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China Is Said to Curb Power Supply for Some Bitcoin Miners

Bloomberg logoBloomberg 03/01/2018 Bloomberg News
A technician walks past shelves containing bitcoin mining machines in Ordos, Inner Mongolia, China.: Bitcoin Mine © Bloomberg/Bloomberg Bitcoin Mine

(Bloomberg) -- China plans to limit power use by some bitcoin miners, people familiar with the matter said.

The People’s Bank of China outlined the plan Wednesday at a closed-door meeting, according to the people, who asked not to be identified because it wasn’t public. They didn’t detail how authorities plan to enact the curbs.

Officials are concerned that bitcoin miners are taking advantage of low power prices in some areas and affecting normal electricity use in some cases, the people said. Local officials have been asked to investigate the high consumption associated with the industry, they said.

The curbs will also involve other regulators such as the National Development and Reform Commission, which oversees the power supply. The PBOC didn’t immediately respond to a fax requesting comment after the close of regular business hours.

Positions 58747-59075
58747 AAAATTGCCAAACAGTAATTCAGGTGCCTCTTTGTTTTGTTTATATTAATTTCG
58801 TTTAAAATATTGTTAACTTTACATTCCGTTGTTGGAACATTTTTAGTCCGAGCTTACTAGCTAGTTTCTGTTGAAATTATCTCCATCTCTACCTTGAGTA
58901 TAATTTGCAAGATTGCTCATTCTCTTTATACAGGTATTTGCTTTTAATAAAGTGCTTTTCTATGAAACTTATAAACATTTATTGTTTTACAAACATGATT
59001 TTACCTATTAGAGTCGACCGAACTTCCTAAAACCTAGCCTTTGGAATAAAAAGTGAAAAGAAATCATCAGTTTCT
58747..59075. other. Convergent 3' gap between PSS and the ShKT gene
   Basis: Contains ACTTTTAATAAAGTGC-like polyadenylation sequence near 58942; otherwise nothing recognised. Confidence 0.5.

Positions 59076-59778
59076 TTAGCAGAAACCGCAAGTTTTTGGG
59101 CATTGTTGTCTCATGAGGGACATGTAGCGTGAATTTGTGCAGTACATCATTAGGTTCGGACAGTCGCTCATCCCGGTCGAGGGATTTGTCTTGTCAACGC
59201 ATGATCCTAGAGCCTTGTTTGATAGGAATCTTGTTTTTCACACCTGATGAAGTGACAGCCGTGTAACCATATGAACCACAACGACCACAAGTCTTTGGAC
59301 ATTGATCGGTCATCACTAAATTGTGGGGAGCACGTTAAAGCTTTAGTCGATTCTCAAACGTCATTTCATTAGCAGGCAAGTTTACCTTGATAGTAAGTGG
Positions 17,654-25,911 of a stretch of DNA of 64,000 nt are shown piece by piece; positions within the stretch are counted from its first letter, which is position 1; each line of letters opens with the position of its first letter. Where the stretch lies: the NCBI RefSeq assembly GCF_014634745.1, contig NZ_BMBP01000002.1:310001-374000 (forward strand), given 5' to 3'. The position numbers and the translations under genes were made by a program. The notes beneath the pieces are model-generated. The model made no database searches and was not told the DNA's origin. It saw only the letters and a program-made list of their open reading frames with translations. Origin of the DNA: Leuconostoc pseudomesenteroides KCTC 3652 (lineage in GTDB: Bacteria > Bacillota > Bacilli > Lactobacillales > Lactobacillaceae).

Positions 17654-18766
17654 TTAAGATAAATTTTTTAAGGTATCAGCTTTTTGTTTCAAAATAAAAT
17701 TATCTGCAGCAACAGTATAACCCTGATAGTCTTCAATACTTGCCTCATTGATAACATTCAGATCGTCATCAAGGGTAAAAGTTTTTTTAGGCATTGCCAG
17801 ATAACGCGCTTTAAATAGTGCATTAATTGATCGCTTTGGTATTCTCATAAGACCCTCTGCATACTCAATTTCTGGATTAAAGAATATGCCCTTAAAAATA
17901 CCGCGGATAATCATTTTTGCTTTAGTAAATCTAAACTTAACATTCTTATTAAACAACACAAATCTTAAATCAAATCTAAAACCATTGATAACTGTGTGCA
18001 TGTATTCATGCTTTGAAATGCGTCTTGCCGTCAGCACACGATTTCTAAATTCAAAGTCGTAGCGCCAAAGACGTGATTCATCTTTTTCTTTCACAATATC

"This may have contributed to bitcoin coming off its daily highs and electricity usage certainly appears to be a significant challenge for the cryptocurrency in the years ahead," said Craig Erlam, senior market analyst at online trading firm Oanda in London. "Bitcoin is trading relatively flat on the day. The size of the moves we’ve seen are small in comparison to what we’ve become accustomed to in recent months."

China is home to many of the world’s largest bitcoin miners, who use massive computing power to verify transactions in the cryptocurrency. The global industry’s energy-intensive practices use as much electricity as 3.4 million U.S. homes, according to the Digiconomist Bitcoin Energy Consumption Index.

Beijing’s scrutiny of miners follows a sweeping cryptocurrency crackdown last year. Authorities outlawed initial coin offerings in September and have called on local exchanges to halt virtual currency trading.

Bitcoin, which surged 15-fold last year, was little changed on Wednesday.

(Updates to add analyst comment in fifth paragraph.)

--With assistance from Todd White and Ken Wills

To contact Bloomberg News staff for this story: Steven Yang in Beijing at kyang74@bloomberg.net.

To contact the editors responsible for this story: John Liu at jliu42@bloomberg.net, Jeff Kearns, Michael Patterson

©2018 Bloomberg L.P.

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